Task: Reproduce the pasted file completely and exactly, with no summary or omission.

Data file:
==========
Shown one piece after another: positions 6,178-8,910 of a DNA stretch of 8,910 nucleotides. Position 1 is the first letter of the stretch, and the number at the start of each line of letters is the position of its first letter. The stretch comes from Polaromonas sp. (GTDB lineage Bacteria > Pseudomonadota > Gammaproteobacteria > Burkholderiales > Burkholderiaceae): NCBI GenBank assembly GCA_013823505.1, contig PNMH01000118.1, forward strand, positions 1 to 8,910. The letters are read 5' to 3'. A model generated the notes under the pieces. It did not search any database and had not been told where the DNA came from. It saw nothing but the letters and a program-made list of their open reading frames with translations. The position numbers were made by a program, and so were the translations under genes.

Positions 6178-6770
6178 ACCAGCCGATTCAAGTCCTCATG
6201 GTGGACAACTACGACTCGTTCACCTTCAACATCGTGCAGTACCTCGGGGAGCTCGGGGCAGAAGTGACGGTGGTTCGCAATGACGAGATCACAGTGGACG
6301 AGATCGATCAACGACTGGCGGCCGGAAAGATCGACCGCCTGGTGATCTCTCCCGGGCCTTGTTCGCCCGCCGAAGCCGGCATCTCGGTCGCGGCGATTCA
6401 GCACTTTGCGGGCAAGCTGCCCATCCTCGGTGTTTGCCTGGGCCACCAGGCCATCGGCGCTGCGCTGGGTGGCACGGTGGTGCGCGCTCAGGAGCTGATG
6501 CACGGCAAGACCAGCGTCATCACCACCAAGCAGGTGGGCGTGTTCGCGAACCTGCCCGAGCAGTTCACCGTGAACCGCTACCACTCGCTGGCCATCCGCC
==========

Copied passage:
Shown one piece after another: positions 6,178-8,910 of a DNA stretch of 8,910 nucleotides. Position 1 is the first letter of the stretch, and the number at the start of each line of letters is the position of its first letter. The stretch comes from Polaromonas sp. (GTDB lineage Bacteria > Pseudomonadota > Gammaproteobacteria > Burkholderiales > Burkholderiaceae): NCBI GenBank assembly GCA_013823505.1, contig PNMH01000118.1, forward strand, positions 1 to 8,910. The letters are read 5' to 3'. A model generated the notes under the pieces. It did not search any database and had not been told where the DNA came from. It saw nothing but the letters and a program-made list of their open reading frames with translations. The position numbers were made by a program, and so were the translations under genes.

Positions 6178-6770
6178 ACCAGCCGATTCAAGTCCTCATG
6201 GTGGACAACTACGACTCGTTCACCTTCAACATCGTGCAGTACCTCGGGGAGCTCGGGGCAGAAGTGACGGTGGTTCGCAATGACGAGATCACAGTGGACG
6301 AGATCGATCAACGACTGGCGGCCGGAAAGATCGACCGCCTGGTGATCTCTCCCGGGCCTTGTTCGCCCGCCGAAGCCGGCATCTCGGTCGCGGCGATTCA
6401 GCACTTTGCGGGCAAGCTGCCCATCCTCGGTGTTTGCCTGGGCCACCAGGCCATCGGCGCTGCGCTGGGTGGCACGGTGGTGCGCGCTCAGGAGCTGATG
6501 CACGGCAAGACCAGCGTCATCACCACCAAGCAGGTGGGCGTGTTCGCGAACCTGCCCGAGCAGTTCACCGTGAACCGCTACCACTCGCTGGCCATCCGCC